Marcos asks US Congress to reauthorize GSP program

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Image by GREGOR from Pixabay
  • President Ferdinand Marcos, Jr. appealed to the US Congress to fast track reauthorization of the US Generalized System of Preferences program
  • Legal authorization for the program expired on December 31, 2020 and is pending Congressional renewal
  • Marcos said there is demand from the US and the Philippine private sectors for engagement in a bilateral free trade agreement between the two countries

President Ferdinand Marcos, Jr. appealed to the US Congress to fast track reauthorization of the US Generalized System of Preferences (GSP) program.

Speaking during the recent Philippine-US Business Forum in Washington DC, Marcos pointed out the future with the US will be sustained not only through the country’s ironclad security and defense alliance, but also through closer economic integration.

“For this reason, we appeal to the US Congress to fast track the reauthorization of the US GSP program which has benefitted beneficiary countries such as the Philippines,” Marcos, who was in Washington from April 10 to 14 for trilateral talks with the US and Japan, said.

Established by the Trade Act of 1974, GSP is the largest and oldest US trade preference program that provides nonreciprocal, duty-free treatment enabling many of the world’s developing countries—including the Philippines—to spur diversity and economic growth through trade.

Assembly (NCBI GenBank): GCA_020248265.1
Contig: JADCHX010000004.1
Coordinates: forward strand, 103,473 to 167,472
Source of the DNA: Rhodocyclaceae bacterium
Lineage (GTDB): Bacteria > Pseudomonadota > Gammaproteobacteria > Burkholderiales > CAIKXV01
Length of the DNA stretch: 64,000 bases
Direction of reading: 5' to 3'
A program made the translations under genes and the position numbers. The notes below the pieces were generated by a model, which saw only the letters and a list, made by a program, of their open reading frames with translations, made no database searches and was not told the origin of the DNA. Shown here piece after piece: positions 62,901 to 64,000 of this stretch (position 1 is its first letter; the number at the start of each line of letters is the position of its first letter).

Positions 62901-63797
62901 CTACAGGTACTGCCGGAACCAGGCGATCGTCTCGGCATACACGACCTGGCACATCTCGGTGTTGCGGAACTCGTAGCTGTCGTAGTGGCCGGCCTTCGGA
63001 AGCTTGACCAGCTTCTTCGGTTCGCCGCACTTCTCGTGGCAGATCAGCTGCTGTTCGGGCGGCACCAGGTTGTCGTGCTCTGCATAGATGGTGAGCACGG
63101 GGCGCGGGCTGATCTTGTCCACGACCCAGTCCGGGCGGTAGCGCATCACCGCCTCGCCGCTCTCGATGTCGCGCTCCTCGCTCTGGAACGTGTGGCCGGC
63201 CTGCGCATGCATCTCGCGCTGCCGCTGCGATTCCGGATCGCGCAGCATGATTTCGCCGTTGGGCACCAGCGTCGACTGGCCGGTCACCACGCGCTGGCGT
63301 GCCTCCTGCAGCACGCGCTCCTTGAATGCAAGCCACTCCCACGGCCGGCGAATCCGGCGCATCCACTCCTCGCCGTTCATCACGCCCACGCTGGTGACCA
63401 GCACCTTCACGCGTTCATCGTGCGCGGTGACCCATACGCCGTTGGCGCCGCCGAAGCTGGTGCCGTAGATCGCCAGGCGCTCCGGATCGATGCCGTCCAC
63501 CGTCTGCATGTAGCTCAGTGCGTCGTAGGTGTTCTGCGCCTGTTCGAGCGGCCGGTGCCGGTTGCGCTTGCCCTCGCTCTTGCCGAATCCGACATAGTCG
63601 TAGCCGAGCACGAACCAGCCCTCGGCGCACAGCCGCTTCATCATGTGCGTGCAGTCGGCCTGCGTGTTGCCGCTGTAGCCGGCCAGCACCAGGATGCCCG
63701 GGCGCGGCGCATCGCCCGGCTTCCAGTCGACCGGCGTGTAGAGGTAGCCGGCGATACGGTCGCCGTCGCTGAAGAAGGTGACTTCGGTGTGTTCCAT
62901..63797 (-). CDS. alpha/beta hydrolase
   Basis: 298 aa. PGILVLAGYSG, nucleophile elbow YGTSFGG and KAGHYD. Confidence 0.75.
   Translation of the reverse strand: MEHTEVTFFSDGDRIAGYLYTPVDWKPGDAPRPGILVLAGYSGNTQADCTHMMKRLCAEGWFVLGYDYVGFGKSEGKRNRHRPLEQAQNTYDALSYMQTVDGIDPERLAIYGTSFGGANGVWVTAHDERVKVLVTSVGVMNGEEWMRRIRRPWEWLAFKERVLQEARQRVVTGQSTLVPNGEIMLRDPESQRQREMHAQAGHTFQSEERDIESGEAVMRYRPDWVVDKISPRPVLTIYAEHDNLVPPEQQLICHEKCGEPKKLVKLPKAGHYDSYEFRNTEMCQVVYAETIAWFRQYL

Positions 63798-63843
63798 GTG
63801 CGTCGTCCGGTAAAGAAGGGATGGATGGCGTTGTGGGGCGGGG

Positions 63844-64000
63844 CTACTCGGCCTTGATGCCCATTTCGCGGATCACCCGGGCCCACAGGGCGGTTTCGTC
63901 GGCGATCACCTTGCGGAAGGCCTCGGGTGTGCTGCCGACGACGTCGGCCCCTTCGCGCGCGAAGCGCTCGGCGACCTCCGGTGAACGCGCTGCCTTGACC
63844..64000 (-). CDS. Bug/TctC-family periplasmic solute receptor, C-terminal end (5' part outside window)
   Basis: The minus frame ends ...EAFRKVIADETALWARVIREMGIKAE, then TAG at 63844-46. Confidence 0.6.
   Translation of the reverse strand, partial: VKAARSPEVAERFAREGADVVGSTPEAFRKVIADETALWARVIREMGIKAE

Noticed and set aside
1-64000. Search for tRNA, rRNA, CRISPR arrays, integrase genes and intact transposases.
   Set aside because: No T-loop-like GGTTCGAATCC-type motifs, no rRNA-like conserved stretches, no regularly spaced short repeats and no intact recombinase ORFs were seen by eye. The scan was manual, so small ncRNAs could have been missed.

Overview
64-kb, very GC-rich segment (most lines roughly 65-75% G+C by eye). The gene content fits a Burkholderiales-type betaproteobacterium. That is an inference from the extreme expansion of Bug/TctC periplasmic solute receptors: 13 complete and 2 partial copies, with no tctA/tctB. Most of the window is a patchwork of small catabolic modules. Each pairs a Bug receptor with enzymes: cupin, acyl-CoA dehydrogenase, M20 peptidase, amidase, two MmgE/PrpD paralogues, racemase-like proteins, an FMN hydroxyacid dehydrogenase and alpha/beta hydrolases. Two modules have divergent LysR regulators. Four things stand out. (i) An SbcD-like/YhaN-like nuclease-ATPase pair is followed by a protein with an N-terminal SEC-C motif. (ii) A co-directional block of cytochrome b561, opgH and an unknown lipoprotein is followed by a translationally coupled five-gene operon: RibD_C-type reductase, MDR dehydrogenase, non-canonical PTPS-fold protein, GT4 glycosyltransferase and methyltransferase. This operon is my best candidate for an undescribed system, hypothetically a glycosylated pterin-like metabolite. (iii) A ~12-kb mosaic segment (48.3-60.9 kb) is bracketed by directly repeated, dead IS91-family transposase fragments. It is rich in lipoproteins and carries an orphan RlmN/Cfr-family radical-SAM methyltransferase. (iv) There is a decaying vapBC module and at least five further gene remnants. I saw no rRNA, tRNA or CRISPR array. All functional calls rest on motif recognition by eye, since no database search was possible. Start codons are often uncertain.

Legal authorization for the program expired on December 31, 2020 and is still pending Congressional renewal.

Marcos said the Philippines is a major market for US products, citing US Department of Agriculture data. In 2021, the Philippines was the eighth largest market for US agricultural exports and the top market in Southeast Asia.

In the same year, the Philippines imported around $3.5 billion worth of agricultural goods from the US, Marcos said.

He added there is demand from both the US and the Philippine private sectors for engagement in a bilateral free trade agreement (FTA) between the two countries.

“The benefits for concluding an FTA together with a Critical Minerals Agreement between both our countries will be transformative and will create new jobs, strengthen supply chains, establish new businesses, and upskill our workforce,” Marcos said.

In 2023, semiconductors and integrated circuits were the Philippines’ biggest exports to the US amounting to $3.1 billion, or 23.3% of its total exports to the North American country.

“We are seeing expansions by US companies in the Philippines in this sector. So, with the assistance from the US government, through the International Technology Security and Innovation Fund managed by the US State Department, we can achieve our goal of producing 128,000 semiconductor engineers and technicians by 2028 as demanded by the industry,” Marcos said.

During the US’ first Presidential Trade and Investment Mission to the Philippines last March, Commerce Secretary Gina Raimondo announced the American companies’ planned investment in at least $1 billion worth of projects that will create educational and career opportunities for Filipinos.

The US was the Philippines’ fourth largest source of foreign direct investment last year.